MANAGUA, Nicaragua -- Newly formed Tropical Storm Nate was blamed Thursday for at least 22 deaths across Central America as it dumped rain across the region on a path that would carry it toward a potential landfall on the U.S. Gulf Coast as a hurricane over the weekend. Louisiana officials ordered some people there to evacuate.
The U.S. National Hurricane Center said the storm could cause dangerous flooding by dumping as much as 15 to 20 inches (38 to 50 centimeters) of rain on Nicaragua, with higher accumulations in a few places.
It had maximum sustained winds of 40 mph (65 kph) at midday Thursday and was likely to strengthen over the northwestern Caribbean Sea Thursday night and Friday before a possible strike on the Cancun region at the tip of Mexico's Yucatan Peninsula.
In Nicaragua, Nate's arrival followed two weeks of near-constant rain that had left the ground saturated and rivers swollen. Authorities placed the whole country on alert and warned of flooding and landslides.
Nicaragua's vice president and spokeswoman, Rosario Murillo, said that at least 15 people had died in that country due to the storm. She didn't give details on all the deaths, but said two women and a man who worked for the Health Ministry were swept away by a flooded canal in the central municipality of Juigalpa.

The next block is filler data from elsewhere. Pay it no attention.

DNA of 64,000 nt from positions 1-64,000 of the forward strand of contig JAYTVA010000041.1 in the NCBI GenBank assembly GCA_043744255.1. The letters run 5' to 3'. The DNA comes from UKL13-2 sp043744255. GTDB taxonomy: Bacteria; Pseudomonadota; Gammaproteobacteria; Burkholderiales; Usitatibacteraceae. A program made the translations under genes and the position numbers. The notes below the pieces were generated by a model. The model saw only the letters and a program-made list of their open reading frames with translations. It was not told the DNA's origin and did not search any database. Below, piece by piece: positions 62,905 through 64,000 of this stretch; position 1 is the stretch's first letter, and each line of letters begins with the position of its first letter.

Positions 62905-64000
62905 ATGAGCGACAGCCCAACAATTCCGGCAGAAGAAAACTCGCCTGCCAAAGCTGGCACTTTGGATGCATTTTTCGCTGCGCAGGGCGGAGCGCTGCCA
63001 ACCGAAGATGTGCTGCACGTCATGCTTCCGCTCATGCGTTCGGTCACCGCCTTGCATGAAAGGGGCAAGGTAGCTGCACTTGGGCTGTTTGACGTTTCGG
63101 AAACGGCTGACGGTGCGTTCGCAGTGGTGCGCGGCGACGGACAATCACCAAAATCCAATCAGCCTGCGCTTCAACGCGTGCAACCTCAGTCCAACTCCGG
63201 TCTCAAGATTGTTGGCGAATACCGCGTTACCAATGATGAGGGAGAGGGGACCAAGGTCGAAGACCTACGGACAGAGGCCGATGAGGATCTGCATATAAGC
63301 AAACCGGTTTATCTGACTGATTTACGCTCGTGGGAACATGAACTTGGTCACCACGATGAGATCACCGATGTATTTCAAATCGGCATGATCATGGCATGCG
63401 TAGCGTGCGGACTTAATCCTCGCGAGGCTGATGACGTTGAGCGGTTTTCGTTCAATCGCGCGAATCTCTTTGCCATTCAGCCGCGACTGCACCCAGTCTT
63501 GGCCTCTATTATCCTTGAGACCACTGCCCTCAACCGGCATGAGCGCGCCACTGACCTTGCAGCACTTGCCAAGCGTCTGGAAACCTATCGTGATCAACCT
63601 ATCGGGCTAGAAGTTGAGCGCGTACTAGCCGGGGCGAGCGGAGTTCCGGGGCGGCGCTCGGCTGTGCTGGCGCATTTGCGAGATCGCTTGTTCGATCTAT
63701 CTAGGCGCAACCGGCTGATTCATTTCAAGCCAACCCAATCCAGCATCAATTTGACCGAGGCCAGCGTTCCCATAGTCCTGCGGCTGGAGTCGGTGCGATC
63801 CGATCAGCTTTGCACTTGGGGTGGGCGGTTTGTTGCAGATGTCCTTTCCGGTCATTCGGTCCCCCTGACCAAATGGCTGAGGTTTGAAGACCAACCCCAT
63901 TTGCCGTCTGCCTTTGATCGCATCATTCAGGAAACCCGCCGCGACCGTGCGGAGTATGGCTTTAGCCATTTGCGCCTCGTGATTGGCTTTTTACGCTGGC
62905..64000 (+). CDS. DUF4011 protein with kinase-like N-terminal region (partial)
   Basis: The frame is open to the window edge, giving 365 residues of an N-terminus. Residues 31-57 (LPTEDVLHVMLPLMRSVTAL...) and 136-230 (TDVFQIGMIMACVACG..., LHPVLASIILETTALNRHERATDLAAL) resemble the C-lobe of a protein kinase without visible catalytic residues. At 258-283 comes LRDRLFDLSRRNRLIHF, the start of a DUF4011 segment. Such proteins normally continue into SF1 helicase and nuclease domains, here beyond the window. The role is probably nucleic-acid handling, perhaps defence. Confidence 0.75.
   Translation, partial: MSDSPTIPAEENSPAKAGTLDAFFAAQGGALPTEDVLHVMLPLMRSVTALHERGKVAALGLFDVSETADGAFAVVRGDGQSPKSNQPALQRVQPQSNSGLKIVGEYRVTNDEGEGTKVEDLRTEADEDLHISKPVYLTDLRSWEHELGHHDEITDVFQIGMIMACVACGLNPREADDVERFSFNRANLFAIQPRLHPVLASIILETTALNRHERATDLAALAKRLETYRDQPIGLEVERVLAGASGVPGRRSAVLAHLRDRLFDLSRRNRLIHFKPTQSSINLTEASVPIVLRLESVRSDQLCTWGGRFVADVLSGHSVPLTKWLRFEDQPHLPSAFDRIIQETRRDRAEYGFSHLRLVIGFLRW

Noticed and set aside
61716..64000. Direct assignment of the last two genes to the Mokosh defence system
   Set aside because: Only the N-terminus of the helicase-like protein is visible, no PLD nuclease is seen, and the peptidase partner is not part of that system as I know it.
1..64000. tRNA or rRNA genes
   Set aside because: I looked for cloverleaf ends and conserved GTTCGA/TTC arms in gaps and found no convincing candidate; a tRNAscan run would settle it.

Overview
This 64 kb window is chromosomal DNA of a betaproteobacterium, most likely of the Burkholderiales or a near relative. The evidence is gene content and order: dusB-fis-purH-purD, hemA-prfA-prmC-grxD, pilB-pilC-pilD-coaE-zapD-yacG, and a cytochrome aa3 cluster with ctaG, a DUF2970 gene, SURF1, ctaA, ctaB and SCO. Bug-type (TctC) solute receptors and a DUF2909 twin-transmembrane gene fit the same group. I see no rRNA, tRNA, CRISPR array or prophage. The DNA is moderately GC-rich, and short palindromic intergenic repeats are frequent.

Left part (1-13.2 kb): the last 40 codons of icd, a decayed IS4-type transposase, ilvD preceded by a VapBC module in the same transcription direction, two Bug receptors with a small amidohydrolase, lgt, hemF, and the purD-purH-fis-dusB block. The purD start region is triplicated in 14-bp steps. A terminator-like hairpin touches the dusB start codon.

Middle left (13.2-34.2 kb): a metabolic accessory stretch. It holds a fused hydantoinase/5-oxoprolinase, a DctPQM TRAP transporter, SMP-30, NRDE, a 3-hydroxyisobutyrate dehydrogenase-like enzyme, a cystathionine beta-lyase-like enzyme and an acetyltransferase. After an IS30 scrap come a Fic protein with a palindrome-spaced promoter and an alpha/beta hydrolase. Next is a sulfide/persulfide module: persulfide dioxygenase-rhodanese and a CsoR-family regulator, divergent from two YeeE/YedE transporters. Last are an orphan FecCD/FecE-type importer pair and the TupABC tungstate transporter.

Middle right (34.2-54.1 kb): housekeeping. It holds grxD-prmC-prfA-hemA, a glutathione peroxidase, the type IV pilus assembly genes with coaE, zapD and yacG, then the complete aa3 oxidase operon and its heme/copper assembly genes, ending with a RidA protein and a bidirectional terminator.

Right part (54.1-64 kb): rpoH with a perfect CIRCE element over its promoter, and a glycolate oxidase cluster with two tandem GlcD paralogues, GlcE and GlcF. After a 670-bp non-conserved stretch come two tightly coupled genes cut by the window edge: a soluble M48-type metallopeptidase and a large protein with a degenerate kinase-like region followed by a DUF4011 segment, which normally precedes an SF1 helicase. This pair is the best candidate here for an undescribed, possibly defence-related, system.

The government closed schools nationwide.
Costa Rica's Judicial Investigation Organism blamed seven deaths in that country on the storm and said 15 people were missing. Flooding drove 5,000 residents into emergency shelters.
In Louisiana, officials ordered the evacuation of part of coastal St. Bernard Parish east of New Orleans ahead of the storm. Earlier Thursday, a voluntary evacuation was called in the barrier island town of Grand Isle south of New Orleans.
New Orleans officials outlined steps to bolster the city's pump and drainage system. Weaknesses in that system were revealed during summer flash floods.
The storm was centered about 50 miles (80 kilometers) northwest of Puerto Cabezas, Nicaragua, and was moving northwest near 9 mph (15 kph).
The forecast track showed the storm could brush across the tip of Mexico's Yucatan Peninsula late Friday night and then hit the U.S. Gulf Coast as a hurricane by Sunday morning. Forecasters said hurricane conditions were possible in Mexico Friday night.
In the Pacific, former Tropical Storm Ramon dissipated off the southwestern coast of Mexico.